"We do not think a dividend cut would be as necessary if Ford was making good progress on its Way Forward restructuring plan," Robert Barry, an analyst with Goldman Sachs, said in a report to clients. "It has been our view that this goal is ambitious and unlikely."
There are other signs Ford is in trouble.
Halfway through the year, sales of Ford vehicles are down 4.1%, though sales of Ford cars are up for the year. That means all of those lost sales were in the truck category, where the automaker makes most of its profit.
What's more, Ford's spending on truck incentives, such as cash-back rebates and other discounts to entice buyers, has increased by more than $500 a vehicle through June. The automaker spent an average of $4,265 to sell every pickup, SUV or van. Only the Chrysler Group had higher truck incentives.
Despite these headwinds, Ford is expected to end the year with a profit of 35 cents a share, or $658 million, according to analysts who report their estimates to Thomson One.
Analyst's dire prediction
But on Wednesday, David Healy, an automotive analyst with Burnham Investment Research, warned the automaker's situation is far worse than most people believe.
"Nobody knows how bad the situation really is," he said.
Healy expects Ford to lose $1.16 a share -- about $2.2 billion -- this year and as much as $3 a share -- or $5.6 billion -- in 2007.
"The implications for Ford's operating cash flow," his report said, "are riveting: a cash burn of $10 billion in 2006 and another $14 billion in 2007!"
Healy said he based his estimate on:
Ford's short-term product pipeline. Last week, Merrill Lynch estimated that, among major automakers, Ford would have the oldest lineup of vehicles in its showrooms, with an average vehicle age of 3.5 years.
The fact that consumers continue moving away from profitable trucks into less-profitable cars and crossovers.
Ford no longer has a profit contribution from the rental company Hertz Corp., which Ford sold last year for $5 billion.
In an interview with the Free Press, Healy acknowledged that his peers don't share his dire predictions.
"I'm saying the rest of the world is crazy, or they're sane and I'm crazy," Healy said. "I'm publishing these horrible numbers because I believe they're true."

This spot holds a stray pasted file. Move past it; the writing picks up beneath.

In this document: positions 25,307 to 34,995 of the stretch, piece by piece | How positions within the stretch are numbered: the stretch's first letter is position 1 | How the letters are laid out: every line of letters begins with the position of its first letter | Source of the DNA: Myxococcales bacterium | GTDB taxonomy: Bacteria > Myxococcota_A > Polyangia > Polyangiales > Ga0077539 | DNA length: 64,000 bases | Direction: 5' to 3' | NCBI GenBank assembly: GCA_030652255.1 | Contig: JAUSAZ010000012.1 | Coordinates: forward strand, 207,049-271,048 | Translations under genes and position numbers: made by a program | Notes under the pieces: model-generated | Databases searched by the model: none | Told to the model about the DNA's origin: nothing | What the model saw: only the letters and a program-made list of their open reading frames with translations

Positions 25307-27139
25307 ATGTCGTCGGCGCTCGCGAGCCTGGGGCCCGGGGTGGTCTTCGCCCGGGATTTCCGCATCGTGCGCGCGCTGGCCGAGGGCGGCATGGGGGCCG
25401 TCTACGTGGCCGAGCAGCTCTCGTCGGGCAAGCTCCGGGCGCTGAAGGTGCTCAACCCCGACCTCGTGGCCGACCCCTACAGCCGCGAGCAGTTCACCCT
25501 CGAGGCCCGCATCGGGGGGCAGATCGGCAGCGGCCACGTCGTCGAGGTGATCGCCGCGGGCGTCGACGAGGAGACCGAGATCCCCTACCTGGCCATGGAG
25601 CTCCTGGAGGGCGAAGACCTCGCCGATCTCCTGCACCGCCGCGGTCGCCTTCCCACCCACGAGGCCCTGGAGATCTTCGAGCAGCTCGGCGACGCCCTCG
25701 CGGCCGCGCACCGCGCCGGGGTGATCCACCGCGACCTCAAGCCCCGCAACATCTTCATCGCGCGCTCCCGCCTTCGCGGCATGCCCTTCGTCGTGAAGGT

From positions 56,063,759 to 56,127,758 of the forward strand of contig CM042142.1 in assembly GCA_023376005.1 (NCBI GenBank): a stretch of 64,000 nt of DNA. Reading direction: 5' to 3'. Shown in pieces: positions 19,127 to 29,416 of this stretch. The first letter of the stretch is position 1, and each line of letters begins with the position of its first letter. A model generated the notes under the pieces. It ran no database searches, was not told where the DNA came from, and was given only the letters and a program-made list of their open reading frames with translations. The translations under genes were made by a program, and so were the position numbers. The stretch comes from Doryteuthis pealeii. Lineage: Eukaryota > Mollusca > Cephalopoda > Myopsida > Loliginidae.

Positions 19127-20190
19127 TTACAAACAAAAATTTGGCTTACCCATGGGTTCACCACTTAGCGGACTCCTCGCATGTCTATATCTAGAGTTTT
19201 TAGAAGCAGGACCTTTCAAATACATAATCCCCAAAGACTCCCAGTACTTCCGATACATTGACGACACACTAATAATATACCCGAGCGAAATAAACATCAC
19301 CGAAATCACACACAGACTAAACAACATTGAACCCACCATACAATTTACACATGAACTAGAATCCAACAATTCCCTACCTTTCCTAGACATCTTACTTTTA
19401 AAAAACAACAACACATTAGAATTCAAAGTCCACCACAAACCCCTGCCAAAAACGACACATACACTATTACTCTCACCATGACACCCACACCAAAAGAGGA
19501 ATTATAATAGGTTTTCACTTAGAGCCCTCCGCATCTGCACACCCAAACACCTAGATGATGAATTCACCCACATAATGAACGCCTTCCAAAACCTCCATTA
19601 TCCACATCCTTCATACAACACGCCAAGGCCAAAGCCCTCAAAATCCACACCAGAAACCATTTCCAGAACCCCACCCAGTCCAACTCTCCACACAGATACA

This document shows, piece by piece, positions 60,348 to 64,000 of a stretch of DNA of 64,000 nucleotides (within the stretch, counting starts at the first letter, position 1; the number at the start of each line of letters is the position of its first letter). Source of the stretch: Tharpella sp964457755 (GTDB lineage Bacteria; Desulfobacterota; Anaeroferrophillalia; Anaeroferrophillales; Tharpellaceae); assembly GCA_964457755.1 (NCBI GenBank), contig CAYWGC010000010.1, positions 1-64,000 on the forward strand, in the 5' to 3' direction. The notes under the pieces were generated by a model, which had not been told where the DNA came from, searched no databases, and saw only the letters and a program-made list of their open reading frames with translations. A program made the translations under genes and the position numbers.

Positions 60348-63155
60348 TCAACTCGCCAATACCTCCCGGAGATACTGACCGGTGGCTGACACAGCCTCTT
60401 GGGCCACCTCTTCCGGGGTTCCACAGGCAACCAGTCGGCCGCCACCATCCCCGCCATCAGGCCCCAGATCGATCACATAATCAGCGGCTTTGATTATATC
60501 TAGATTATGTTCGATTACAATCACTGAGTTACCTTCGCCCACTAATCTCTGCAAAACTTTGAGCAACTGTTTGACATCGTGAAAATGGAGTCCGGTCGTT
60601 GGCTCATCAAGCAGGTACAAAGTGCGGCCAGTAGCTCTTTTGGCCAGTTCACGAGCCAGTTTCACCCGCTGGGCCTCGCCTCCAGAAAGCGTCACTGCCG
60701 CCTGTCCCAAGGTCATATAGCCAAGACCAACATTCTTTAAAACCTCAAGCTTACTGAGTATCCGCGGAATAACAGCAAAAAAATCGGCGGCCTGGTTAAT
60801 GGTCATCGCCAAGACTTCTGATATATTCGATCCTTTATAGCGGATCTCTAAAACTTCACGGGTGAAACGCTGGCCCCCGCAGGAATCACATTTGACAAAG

Healy said that he actually has confidence in Ford's Way Forward plan.
The problem, according to Healy, is getting to 2008. Between now and then, Healy said, Ford will struggle to meet its financial obligations, which will strain operating cash.
'A number of things' to worry about
Ford has not given any indication of that, however. Chief Financial Officer Don Leclair has said repeatedly that the company aims to end 2006 with a cash balance "in excess of $20 billion."
At the end of 2005, Ford had $25.1 billion on hand. The company has burned through about $1.4 billion of that this year, ending March with $23.7 billion on hand.
While some experts agreed that Ford is entering a more challenging phase, they could not envision Ford burning through all that cash so quickly.
"That could happen, but it would be hard," said Peter Morici, former chief economist with the U.S. International Trade Commission. "I don't think they're going to run out of cash."
Robert Schulz, an automotive analyst with Standard & Poor's, said he thinks Ford will end this year with plenty of cash, but he would not talk about 2007.
"We haven't really said much about that publicly," he said. "Clearly, there are a number of things to be worried about."
My first car was a 67 Mustang Coupe, 2nd one was a 67 Cougar XR-7, 3rd one was a 66 Mustang Coupe. Why did I get rid of these cars for ? I know why, because I'm stupid, stupid, stupid.
My next Ford.....